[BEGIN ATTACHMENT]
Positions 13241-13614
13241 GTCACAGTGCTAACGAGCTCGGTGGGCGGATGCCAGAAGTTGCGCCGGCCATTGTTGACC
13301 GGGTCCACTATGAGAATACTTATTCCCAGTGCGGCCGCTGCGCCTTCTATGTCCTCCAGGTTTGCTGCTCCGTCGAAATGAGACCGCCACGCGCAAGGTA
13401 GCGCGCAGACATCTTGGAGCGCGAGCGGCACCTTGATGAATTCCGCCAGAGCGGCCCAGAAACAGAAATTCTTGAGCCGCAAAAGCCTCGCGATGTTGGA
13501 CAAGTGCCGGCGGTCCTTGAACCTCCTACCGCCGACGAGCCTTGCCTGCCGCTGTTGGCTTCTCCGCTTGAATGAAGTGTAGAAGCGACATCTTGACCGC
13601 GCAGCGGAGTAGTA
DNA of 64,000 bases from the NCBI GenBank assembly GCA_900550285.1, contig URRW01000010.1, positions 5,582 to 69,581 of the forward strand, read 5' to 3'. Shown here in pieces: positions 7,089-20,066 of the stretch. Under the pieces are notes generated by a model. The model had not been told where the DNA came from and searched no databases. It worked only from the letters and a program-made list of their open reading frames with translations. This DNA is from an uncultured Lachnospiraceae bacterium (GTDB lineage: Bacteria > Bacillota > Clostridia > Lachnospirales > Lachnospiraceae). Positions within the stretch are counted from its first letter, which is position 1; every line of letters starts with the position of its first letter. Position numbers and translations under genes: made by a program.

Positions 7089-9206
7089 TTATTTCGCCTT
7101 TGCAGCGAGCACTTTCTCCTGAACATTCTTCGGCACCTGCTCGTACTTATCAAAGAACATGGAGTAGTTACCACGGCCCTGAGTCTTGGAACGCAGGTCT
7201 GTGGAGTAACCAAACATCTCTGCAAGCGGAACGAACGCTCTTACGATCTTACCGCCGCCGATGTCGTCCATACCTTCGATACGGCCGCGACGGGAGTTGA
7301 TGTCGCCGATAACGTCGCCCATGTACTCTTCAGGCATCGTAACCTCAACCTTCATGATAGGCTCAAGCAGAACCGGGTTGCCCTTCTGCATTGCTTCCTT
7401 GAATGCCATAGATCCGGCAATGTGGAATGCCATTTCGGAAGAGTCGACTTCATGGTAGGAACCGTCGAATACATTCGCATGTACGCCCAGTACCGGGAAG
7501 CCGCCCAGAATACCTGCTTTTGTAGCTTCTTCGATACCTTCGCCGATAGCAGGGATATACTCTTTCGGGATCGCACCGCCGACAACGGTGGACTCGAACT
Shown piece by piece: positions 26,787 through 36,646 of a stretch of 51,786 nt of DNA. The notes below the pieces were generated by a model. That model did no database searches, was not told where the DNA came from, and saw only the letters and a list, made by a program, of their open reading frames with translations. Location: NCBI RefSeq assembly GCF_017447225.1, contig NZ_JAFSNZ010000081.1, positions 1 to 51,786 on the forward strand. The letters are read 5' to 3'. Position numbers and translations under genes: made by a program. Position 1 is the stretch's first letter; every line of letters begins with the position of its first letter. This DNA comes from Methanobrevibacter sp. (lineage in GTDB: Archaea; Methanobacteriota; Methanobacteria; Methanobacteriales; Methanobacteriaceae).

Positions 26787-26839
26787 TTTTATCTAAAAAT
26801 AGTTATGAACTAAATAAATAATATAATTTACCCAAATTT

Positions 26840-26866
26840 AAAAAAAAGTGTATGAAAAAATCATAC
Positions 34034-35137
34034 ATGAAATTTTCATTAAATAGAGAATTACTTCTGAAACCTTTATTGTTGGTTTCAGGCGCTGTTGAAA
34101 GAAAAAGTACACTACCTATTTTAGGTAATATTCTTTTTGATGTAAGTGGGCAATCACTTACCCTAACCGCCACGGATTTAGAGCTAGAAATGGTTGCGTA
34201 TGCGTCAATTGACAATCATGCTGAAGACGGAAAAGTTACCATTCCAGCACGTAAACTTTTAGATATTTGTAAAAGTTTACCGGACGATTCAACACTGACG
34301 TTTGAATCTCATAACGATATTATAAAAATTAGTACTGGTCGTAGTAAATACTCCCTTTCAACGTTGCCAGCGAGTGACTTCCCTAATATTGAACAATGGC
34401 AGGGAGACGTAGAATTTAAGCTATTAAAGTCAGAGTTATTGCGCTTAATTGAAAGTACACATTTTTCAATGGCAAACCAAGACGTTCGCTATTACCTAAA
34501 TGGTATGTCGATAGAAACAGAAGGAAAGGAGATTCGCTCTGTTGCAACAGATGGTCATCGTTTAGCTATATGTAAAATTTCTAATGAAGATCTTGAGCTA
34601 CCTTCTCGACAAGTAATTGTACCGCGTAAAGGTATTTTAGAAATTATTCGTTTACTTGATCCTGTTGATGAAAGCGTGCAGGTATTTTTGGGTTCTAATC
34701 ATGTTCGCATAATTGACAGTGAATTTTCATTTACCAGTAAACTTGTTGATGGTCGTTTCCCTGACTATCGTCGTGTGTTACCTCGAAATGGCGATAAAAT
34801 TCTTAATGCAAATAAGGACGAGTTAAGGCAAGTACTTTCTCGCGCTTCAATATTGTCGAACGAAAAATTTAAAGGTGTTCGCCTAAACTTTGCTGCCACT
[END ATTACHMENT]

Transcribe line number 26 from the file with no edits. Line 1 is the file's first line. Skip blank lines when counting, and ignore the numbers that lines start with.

34401 AGGGAGACGTAGAATTTAAGCTATTAAAGTCAGAGTTATTGCGCTTAATTGAAAGTACACATTTTTCAATGGCAAACCAAGACGTTCGCTATTACCTAAA